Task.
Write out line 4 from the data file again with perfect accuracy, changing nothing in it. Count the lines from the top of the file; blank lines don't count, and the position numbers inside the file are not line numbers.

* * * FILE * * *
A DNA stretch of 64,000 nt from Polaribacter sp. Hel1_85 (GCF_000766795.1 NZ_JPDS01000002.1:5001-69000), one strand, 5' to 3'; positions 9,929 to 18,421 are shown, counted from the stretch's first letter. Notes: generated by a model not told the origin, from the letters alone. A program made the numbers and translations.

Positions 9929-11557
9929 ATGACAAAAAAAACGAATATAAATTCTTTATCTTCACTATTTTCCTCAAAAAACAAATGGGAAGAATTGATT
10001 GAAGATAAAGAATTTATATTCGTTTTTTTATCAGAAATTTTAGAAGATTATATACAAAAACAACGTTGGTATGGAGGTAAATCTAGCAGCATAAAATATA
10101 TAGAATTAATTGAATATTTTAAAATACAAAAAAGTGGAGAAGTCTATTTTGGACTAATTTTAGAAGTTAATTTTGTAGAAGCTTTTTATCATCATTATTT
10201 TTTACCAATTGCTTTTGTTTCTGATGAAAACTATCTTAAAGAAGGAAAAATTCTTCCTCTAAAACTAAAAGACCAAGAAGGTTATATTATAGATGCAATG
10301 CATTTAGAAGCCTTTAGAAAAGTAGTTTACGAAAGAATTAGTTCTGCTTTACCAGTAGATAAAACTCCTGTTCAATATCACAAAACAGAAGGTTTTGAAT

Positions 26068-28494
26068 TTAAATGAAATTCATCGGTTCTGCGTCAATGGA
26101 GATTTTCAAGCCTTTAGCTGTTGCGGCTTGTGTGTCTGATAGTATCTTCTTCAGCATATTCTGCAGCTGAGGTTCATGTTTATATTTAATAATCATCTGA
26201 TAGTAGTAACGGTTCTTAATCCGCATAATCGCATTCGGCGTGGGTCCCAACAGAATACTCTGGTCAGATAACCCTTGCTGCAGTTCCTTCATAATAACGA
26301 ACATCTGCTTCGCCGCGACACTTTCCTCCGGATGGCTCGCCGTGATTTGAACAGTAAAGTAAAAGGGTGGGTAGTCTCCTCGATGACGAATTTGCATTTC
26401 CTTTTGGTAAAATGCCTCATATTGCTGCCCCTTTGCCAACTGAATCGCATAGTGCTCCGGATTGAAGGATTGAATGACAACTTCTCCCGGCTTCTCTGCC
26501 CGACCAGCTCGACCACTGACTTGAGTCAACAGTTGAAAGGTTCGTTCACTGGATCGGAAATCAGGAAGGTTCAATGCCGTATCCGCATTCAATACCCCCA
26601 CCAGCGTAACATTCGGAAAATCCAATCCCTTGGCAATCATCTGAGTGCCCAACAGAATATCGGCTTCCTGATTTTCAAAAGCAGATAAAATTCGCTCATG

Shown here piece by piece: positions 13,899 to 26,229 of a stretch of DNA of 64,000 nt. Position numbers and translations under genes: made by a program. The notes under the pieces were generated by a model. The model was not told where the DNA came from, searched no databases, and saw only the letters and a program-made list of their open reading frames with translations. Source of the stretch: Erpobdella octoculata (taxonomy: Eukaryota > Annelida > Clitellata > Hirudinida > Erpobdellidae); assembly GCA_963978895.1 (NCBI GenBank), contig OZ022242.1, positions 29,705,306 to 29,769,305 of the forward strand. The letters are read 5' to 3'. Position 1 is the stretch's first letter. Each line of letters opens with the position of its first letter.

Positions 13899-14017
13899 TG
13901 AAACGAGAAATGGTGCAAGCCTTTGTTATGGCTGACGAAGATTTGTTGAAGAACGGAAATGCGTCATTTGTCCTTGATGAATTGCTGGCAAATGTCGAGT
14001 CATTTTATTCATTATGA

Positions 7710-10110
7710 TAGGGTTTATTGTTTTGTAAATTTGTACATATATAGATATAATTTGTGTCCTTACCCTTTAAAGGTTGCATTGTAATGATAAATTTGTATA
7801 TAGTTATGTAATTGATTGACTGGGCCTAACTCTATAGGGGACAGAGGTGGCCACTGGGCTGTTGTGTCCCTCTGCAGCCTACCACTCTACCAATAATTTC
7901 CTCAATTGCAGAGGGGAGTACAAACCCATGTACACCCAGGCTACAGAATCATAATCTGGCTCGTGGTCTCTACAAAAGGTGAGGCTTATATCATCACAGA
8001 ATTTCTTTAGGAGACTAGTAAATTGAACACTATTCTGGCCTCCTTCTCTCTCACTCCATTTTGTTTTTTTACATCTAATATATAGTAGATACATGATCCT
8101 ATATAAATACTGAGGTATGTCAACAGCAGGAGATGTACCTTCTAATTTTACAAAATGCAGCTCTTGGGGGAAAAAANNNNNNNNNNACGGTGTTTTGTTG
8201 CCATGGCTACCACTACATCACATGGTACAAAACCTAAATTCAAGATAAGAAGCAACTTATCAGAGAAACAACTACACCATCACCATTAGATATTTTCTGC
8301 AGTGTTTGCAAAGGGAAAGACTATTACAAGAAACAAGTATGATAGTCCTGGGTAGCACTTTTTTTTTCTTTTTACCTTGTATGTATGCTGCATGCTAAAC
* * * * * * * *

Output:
10001 GAAGATAAAGAATTTATATTCGTTTTTTTATCAGAAATTTTAGAAGATTATATACAAAAACAACGTTGGTATGGAGGTAAATCTAGCAGCATAAAATATA